Art & Entertainment | Book Reviews | Education | Entertainment Video | Health | Lifestyle | Sport | Sport Video | Search

 


Finalists announced for youth film comp


Finalists announced for youth film comp

The finalists of Auckland Council’s young filmmakers competition have been announced and their three minute flicks on Auckland’s future are up online.

A judging panel, including Councillor Michael Goudie, Bobby Nairn, Morgan Borthwick and Jee Kim revealed the finalists today:

• Matthew Canham (17 years) of Campbells Bay and Georgia Nixon (18 years) of Narrowneck
The Future – Stefan Crabbe (14 years) of Orewa, Aimee Mills (14 years) of Red Beach, Jasmine Bishop (13 years) and Yasmin Pena (14 years) of Whangaparaoa
Generation Zero – Sam Dyson (20 years) of Howick, Aymee Karaitiana (20 years), Amenda Quang (20 years) of Northpark and Ryan Mearns (19 years) of Mt Eden
Side Project – Ben Journee (24 years) of Murrays Bay and Mikayla Fairweather (22 years)
• Nathan Thomas (23 years) of Te Atatu

The five finalists’ videos can be seen on You Tube at youtube.com/aklcouncil where the public can "like" their favourite.

The video with the most views on You Tube by 31 May, when the feedback period ends, wins a $3,000 Prezzy Card. Second place will receive a $2,000 Prezzy Card and third place a $1,000 Prezzy Card.

The contest was to create a three-minute video on Auckland’s future to coincide with the release of the Council’s Unitary Plan – the rulebook that will shape the way Auckland grows.

Entrants were as young as five years old and one team of finalists is aged 13 and 14 years.

Councillor Michael Goudie says he was blown away with the high standard of the 35 entries.

“This is their future and it is encouraging to see they have such a great vision of what sort of Auckland they want in 30 years’ time. It’s definitely in line with Auckland becoming the world’s most liveable city.”

ENDS

© Scoop Media

 
 
 
 
 
Culture Headlines | Health Headlines | Education Headlines

 
Max Rashbrooke: Review - The NZSO And Nature

This was a lovely, varied concert with an obvious theme based on the natural world. It kicked off with Mendelssohn's sparkling Hebrides Overture, which had a wonderfully taut spring right from the start, and great colour from the woodwinds, especially the clarinets. More>>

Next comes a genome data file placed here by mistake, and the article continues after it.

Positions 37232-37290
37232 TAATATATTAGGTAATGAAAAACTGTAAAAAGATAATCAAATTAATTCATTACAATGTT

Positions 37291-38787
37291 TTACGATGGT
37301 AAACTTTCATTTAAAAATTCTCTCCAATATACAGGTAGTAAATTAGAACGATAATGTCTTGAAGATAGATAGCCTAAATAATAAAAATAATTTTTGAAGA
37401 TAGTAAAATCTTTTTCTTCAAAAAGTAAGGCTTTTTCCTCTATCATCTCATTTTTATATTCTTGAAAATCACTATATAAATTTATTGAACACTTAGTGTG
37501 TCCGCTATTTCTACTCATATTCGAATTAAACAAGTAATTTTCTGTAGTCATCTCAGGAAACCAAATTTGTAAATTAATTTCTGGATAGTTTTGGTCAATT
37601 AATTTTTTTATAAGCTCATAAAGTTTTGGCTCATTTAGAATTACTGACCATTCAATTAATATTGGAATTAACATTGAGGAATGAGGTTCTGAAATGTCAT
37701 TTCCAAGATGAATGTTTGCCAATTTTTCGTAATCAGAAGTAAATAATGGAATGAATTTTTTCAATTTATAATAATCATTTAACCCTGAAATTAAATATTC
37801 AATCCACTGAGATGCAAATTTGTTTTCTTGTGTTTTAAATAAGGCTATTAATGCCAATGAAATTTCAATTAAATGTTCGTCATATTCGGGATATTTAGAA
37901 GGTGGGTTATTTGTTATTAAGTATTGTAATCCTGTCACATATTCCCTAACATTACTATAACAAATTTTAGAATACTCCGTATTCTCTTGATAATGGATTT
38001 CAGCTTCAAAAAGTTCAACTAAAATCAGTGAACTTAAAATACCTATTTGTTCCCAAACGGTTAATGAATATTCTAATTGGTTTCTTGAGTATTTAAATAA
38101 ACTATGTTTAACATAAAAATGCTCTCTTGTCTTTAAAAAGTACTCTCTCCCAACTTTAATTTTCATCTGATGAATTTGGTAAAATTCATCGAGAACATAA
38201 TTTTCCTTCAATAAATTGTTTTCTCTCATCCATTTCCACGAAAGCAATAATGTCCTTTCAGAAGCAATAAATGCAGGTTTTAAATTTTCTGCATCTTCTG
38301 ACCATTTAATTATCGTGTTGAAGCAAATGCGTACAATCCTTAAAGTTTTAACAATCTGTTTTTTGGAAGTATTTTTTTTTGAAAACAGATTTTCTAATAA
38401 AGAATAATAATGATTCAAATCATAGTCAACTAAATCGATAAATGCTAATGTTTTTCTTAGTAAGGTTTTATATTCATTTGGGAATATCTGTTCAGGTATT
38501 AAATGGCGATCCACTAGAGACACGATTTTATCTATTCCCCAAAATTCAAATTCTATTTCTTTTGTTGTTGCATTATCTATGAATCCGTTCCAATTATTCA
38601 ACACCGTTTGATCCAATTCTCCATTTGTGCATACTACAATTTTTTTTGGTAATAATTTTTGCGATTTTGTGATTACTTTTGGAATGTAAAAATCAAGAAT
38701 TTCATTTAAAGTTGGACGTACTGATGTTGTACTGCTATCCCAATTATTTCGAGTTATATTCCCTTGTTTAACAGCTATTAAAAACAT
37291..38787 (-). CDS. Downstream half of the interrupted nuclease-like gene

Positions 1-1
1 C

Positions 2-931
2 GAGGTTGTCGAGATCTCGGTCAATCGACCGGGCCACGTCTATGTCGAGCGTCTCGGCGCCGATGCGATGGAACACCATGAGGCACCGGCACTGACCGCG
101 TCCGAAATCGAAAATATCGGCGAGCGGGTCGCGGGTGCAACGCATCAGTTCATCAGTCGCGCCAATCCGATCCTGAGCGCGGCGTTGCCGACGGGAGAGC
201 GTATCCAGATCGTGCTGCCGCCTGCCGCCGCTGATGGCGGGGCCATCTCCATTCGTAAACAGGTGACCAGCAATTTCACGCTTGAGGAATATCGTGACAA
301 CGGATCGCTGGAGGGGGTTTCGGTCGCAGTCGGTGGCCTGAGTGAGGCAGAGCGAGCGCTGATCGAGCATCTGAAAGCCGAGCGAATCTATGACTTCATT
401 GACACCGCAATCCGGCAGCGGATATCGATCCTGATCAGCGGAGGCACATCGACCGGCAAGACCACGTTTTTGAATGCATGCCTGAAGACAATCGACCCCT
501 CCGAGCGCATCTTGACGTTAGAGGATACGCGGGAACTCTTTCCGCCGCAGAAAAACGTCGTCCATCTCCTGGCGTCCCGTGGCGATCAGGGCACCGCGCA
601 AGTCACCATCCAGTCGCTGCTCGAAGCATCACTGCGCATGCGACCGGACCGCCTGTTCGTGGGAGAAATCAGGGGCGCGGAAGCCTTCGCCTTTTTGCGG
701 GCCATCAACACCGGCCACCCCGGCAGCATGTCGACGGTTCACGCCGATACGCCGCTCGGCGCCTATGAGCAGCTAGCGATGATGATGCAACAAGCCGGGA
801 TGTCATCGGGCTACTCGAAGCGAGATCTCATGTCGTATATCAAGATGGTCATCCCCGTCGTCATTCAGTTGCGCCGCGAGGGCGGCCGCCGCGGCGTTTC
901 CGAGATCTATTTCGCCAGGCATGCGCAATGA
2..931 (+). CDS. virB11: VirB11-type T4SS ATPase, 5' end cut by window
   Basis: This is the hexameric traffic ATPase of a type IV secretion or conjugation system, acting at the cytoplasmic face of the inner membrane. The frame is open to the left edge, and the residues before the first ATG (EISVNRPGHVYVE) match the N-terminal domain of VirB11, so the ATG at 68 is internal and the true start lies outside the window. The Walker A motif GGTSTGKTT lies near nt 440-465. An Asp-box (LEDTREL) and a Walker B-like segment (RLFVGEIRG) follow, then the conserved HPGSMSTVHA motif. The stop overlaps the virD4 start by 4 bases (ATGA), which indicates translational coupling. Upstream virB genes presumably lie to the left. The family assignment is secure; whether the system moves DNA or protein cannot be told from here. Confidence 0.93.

Scoop Review Of Books: Q&A: Prue Hyman On ‘Hopes Dashed?’

For Scoop Review of Books, Alison McCulloch interviewed Prue Hyman about her new book, part of the BWB Texts series, Hopes Dashed? The Economics of Gender Inequality More>>

Gordon Campbell: On Chuck Berry (And James Comey, And Bill English)

Back when many people were still treating rock’n’roll as a passing fad – was calypso going to be the new thing? – Chuck Berry knew that it had changed popular music forever. What is even more astonishing is that this 30-ish black r&b musician from a middle class family in St Louis could manage to recreate the world of white teenagers, at a time when the very notion of a “teenager” had just been invented. More>>

Howard Davis Review:
The Baroque Fusion Of L'arpeggiata

Named after a toccata by German composer Girolamo Kapsberger, L'Arpeggiata produces its unmistakable sonority mainly from the resonance of plucked strings, creating a tightly-woven acoustic texture that is both idiosyncratic and immediately identifiable. Director Christina Pluhar engenders this distinctive tonality associated with the ensemble she founded in 2000 by inviting musicians and vocalists from around the world to collaborate on specific projects illuminated by her musicological research. More>>

African Masks And Sculpture: Attic Discovery On Display At Expressions Whirinaki

Ranging from masks studded with nails and shards of glass to statues laden with magical metal, the works are from ethnic groups in nine countries ranging from Ivory Coast to the Democratic Republic of the Congo. More>>

Get More From Scoop

 
 

LATEST HEADLINES

 
 
 
 
Culture
Search Scoop  
 
 
Powered by Vodafone
NZ independent news